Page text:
High school education is a critical aspect that significantly impacts the pursuit of a college degree and an individual’s social and personal development. Nevertheless, currently, many adolescents struggle in high school both academically and socially. Although I agree with Steinberg’s (2014) premise that American high school students lack challenge, I also believe that solely relying on that as a solution for academic disengagement cannot produce the optimal outcome.
The primary reason why I agree with Steinberg’s (2014) idea is the pieces of evidence that the author provides to support their point. According to Steinberg (2014), both American and exchange students claim that American high schools present limited intellectual challenges compared to other developed countries. This evidence supports the idea that American high school students would benefit from additional academic activities. Moreover, Steinberg (2014) proved the limited importance of other factors such as private vs. public schools, teacher experience, salary, and accessibility, among other factors. Thus, it is likely that insufficient intellectual challenge can be a significant reason why American high school students are academically less successful than other students.
In addition, adolescents should be academically challenged during high school because of the specific neurological capacities in their brain development. One of the most critical changes in adolescent brain development is the elimination of unnecessary synapses, known as synaptic pruning, which helps the brain function more efficiently (Steinberg, 2014). Moreover, the myelination process, another critical structural change during the adolescent period, enables more efficient connections between the brain parts, thus, improving advanced thinking abilities (Steinberg, 2014). Berk (2018) emphasizes that as adolescents solve more complex problems, their scientific reasoning abilities also improve. Therefore, the teenage brain is capable and thrives on additional intellectual challenges.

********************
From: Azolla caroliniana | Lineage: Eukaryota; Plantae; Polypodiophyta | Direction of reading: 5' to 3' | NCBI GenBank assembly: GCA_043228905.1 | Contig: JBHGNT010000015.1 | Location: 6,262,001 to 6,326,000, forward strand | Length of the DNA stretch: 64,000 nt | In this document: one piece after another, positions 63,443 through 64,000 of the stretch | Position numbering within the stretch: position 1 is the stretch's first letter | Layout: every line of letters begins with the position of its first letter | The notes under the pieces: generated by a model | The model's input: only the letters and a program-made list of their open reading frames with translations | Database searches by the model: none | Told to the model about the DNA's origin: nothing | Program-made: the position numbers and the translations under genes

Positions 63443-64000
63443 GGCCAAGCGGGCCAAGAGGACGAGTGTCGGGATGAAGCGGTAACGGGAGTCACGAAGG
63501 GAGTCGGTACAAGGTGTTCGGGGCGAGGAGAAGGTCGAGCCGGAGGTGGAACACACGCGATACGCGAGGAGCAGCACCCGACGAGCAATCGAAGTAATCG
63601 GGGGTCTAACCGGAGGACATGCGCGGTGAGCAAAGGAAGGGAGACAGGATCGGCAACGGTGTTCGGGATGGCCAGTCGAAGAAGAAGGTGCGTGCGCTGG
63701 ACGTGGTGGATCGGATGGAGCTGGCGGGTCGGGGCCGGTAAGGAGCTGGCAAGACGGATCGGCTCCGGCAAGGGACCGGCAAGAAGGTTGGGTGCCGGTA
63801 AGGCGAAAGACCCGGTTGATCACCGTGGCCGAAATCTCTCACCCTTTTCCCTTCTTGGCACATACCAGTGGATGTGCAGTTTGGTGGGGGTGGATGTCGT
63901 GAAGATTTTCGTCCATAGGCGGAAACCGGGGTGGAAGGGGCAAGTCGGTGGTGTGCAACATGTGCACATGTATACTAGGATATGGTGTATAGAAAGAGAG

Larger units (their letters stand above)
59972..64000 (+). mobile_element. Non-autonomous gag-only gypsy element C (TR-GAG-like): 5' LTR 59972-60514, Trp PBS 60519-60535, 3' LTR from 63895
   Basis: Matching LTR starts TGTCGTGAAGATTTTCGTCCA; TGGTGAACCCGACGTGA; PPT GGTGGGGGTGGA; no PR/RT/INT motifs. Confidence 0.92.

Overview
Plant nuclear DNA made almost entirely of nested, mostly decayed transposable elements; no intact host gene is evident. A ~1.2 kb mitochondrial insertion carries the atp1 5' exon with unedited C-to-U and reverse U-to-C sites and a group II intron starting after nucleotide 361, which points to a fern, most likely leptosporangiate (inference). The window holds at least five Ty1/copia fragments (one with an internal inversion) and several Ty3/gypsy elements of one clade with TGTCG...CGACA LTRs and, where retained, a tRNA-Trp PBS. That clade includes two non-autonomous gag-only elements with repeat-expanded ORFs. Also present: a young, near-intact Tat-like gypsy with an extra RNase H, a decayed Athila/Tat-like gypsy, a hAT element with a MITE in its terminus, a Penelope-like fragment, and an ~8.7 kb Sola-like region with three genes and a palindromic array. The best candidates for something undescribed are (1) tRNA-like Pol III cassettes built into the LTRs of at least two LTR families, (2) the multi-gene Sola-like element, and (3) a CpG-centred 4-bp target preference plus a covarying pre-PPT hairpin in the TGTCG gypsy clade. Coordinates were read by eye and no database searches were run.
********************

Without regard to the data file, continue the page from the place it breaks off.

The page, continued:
Nevertheless, policymakers and faculty should complement this solution of adding more academic challenges to high school students by considering other neurological structures of the adolescent brain. Namely, Steinberg (2014) emphasizes that this period of adolescent brain development also experiences changes in the activity of neurotransmitters in the limbic system. These changes stimulate emotional arousal, and sensational seeking, thus, making adolescents more sensitive to emotional stimuli, social engagement, and rewards (Berk, 2018; Steinberg, 2014).
Hence, there is a biological explanation for high school students’ increased sensitivity to social information and desire for experimentation with risky activities. This factor also might explain the low level of academic engagement because the adolescent brain strives for emotion, risk, and social interactions instead of lectures, textbooks, and assignments. Therefore, merely adding more intellectual challenges will not satisfy the brain’s desires. A better solution would be to combine academic activities with experiential learning, risk-taking, and social activities. Thus, such a strategy will satisfy the brain’s desire for emotional stimuli while also taking advantage of the advanced capacities of the adolescent brain.
The learning environment is a critical aspect that remote learning cannot provide. Concerns highlighted in the article, such as resource gap and emotional struggles, are of primary importance (Kamenetz, 2020). Nevertheless, due to the changes in the brain structure emphasized above, social interactions for adolescents are significant. Attending online classes with black box Zoom names is discouraging and tiresome for many students. Emotional interaction with other students and professors plays an essential role in students’ desire and ability to obtain knowledge. As more people are vaccinated, one solution would be to allow small in-person classes and trips gradually. Hence, such a method is likely to motivate students to engage academically.
In conclusion, structural changes in the adolescent brain are well-suited for the additional intellectual challenge that the current American high school students lack. However, instructors should combine these academic challenges with activities that satisfy the brain’s sensitivity to emotional stimuli and social information. Lack of social interaction is another concern with remote learning, and organizing in-person classes and activities taking into account safety precautions is a potential solution.
Berk, L. E. (2018). Development through the lifespan (7th ed.). Pearson.
Kamenetz, A. (2020). 4 in 10 U.S. Teens say they haven’t done online learning since schools closed. NPR. Web.
Steinberg, L. D. (2014). Adolescence (10th ed.). McGraw Hill Education.
Steinberg, L. (2014). What’s holding back American teenagers? Our high schools are a disaster. Slate Magazine. Web.